Caulfield South, 2014
I’m driving my son to his mate’s house and he’s flicking through stations on the car radio, trying to find a decent pop song to listen to – something that doesn’t sound like it was composed using sampled microwave keypad beeps. Something that doesn’t have lyrics that rhyme the word “girl” with “world”, and the word “ohhhhhhhh” with both “whoaahhhhh and “youza ho”.
Then he’s accidentally flicked onto a golden oldies station. He’s keen to flick off, but I tell him to wait a sec. A song I know is playing…
And the cat’s in the cradle and the silver spoon, little boy blue and the man in the moon….
Cats in the Cradle. The Harry Chapin song that makes grown men knot-up around the neck-muscle, that makes rugged blokes seep from the eyeball-glands, that makes dads and sons everywhere do that stifled painful ACHHH ACHHH throat-noise like they just bit into a cardamon pod.
Instantly I’ve got that cardamon-burn in the throat, eyes misting up. I turn to my boy and say “Do you know what this song’s about? It’s an incredible song about a dad who’s always too busy to hang out with his son, then time passes and when he’s old, he finds his son is too busy to hang out with him, and it’s got this killer punchline where the dad sings “He’d grown up just like me, my boy was just like me”, probably the most heartbreaking song-punchline of all time. At least since “There was an old woman who swallowed a horse, she’s dead of course”. That wins, but only just.
Now I’m getting twitchy round the eye-ligaments, going all Renee-Zellweger-squinty, as I tell my son about my own dad. How he was a great dad but he never hung out with me when I was a kid, didn’t even remember the names of my friends – I mean, how hard could that be? I only had one, and how hard is it to remember “Marcus Farkus”. And he never came to any of my footy games either – sure I was on the bench all year peeling oranges for halftime, but he could’ve watched me peel. I was an outstanding peeler, always there for my teammates who couldn’t take the pith. My boy just sat there silently, listening to all of this, pondering whether to open the passenger car door and roll out of the car at 70 kilometres an hour, but changing his mind, because it might damage his phone.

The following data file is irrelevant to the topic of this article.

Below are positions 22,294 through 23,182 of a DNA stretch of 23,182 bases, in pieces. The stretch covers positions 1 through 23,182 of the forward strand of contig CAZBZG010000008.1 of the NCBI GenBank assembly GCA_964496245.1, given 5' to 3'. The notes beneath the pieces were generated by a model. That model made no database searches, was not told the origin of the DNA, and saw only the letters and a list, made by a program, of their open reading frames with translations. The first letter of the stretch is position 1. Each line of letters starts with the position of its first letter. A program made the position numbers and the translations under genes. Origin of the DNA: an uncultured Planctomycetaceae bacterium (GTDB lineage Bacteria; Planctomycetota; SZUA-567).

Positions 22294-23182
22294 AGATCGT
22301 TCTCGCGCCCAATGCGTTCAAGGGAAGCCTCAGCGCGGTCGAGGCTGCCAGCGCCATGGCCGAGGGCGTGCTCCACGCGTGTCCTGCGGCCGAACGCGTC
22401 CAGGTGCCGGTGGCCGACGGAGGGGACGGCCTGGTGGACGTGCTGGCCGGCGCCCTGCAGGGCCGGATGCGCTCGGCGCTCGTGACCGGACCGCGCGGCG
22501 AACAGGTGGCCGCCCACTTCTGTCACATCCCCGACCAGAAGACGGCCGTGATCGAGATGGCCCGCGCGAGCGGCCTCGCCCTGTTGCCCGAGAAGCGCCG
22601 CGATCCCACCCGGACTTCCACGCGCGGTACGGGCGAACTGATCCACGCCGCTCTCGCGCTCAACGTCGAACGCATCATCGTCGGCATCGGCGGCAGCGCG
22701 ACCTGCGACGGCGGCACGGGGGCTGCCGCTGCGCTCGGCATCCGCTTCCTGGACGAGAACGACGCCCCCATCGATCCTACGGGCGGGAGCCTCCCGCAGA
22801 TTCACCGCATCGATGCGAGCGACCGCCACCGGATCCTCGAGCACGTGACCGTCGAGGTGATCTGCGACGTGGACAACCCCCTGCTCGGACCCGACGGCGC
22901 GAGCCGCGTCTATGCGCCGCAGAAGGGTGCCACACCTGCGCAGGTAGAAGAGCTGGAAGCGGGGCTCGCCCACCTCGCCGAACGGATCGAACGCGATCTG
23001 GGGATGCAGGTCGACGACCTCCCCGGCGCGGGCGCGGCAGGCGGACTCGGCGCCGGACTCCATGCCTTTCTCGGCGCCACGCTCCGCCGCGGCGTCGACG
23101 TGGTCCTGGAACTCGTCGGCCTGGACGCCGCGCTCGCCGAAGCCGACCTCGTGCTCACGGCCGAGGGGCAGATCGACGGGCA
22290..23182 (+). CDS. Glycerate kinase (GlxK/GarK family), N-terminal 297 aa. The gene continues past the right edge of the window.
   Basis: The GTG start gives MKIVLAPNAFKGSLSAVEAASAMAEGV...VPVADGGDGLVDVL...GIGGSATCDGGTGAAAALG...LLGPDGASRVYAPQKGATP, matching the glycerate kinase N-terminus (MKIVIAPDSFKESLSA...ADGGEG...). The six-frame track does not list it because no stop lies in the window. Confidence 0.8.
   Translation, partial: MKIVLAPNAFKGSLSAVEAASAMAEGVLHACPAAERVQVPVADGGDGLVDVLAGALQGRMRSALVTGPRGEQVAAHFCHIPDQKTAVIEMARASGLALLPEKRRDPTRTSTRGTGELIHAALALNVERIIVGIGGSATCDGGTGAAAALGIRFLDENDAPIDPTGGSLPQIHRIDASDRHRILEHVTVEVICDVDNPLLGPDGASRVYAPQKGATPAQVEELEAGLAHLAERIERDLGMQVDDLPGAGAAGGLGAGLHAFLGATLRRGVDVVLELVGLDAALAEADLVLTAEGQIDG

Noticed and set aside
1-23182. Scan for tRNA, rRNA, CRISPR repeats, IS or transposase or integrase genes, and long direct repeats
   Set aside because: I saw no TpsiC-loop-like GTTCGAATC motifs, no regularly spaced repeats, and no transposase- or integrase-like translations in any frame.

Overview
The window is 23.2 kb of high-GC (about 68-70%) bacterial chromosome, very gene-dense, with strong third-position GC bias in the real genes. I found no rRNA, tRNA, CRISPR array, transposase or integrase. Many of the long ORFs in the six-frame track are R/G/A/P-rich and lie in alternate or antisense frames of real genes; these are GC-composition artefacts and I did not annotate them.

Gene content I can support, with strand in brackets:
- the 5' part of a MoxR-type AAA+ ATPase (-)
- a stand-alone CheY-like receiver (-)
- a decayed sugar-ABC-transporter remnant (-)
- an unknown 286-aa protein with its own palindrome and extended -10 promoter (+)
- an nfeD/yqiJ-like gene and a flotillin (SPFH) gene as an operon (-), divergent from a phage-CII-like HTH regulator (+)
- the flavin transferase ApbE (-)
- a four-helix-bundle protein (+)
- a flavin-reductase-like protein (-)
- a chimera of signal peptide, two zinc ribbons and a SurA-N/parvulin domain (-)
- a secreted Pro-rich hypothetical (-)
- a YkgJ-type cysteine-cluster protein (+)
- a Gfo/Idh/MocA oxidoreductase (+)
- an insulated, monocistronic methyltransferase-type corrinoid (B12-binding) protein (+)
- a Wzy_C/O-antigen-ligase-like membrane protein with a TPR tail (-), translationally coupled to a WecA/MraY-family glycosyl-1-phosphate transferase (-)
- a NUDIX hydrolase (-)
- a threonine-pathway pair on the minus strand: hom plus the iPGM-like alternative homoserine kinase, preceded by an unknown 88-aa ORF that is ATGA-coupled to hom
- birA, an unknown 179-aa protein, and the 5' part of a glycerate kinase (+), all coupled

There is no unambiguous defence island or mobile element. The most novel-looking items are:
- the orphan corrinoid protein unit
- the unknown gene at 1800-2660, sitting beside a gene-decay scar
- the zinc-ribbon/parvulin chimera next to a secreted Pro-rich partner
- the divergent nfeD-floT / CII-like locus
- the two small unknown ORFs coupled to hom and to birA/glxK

And he walked away but his smile never dimmed, and said, “I’m gonna be like him, yeah, you know I’m gonna be like him” …
Okay, getting full-on tear-dribblage down my cheek, something yolky is emerging from my nose like a Moray eel peeking out of a cave. I tell my son that’s why I’ve decided to be such a connected, involved, always-there dad – I don’t wanna miss a moment of his life, so I come to all his sporting things, take time off on school holz so we could be a coupla dudes together, hanging out. Hey maybe we could play a bit of tennis tomoz and he says “Please don’t say tomoz” and I say “Soz’” and he says “Don’t say soz either”.
I pull up outside his mate’s place and my son looks at me and says “Actually dad, y’know, you’re a really good dad and all, but, like, you’re kinda, well, in my face a bit, you’re kind of, y’know, a little try-hard sometimes, y’know. You don’t need to be there for everything, it’s like, annoying, so just uhhhh, give me a bit of, like, space, ‘kay?” He climbs out of the car and I yell “When you coming home son?” and he says “I don’t know when. But we’ll get together then dad…… you know we’ll have a good time then”.
And as he walks away, it occurs to me, I’m the reverse of Cats In The Cradle. Just like so many other dads of my generation. All of us, annoyingly try-hard pains-in-the-arses who’ve gone too far the other way. I am Danny Katz in the cradle, and as I drive back home, I hum that song over and over again in my head: “Don’t grow up just like me son…please… don’t be a dad like meeeee.”
© Danny Katz. First published by Fairfax Media.
Danny Katz is a Canadian-born author and newspaper columnist who writes for The Age, The Sydney Morning Herald and The West Australian. He is the Modern Guru in Good Weekend Magazine. Danny is passionate about getting young people reading and writing for pleasure (it’s his obsession!). He’s also passionate about The Beatles, good comedy,and canned beetroot.
Danny was part of Stereo Stories In Concert at Write Around The Murray, in Albury on Saturday evening, 16 September 2017. He has also performed the story with The Stereo Stories Band at the 2018 Williamstown Literary Festival and the 2017 Glen Eira Story Telling Festival.
This story was also broadcast on ABC 774 Melbourne on The Friday Revue program on 6 October 2017.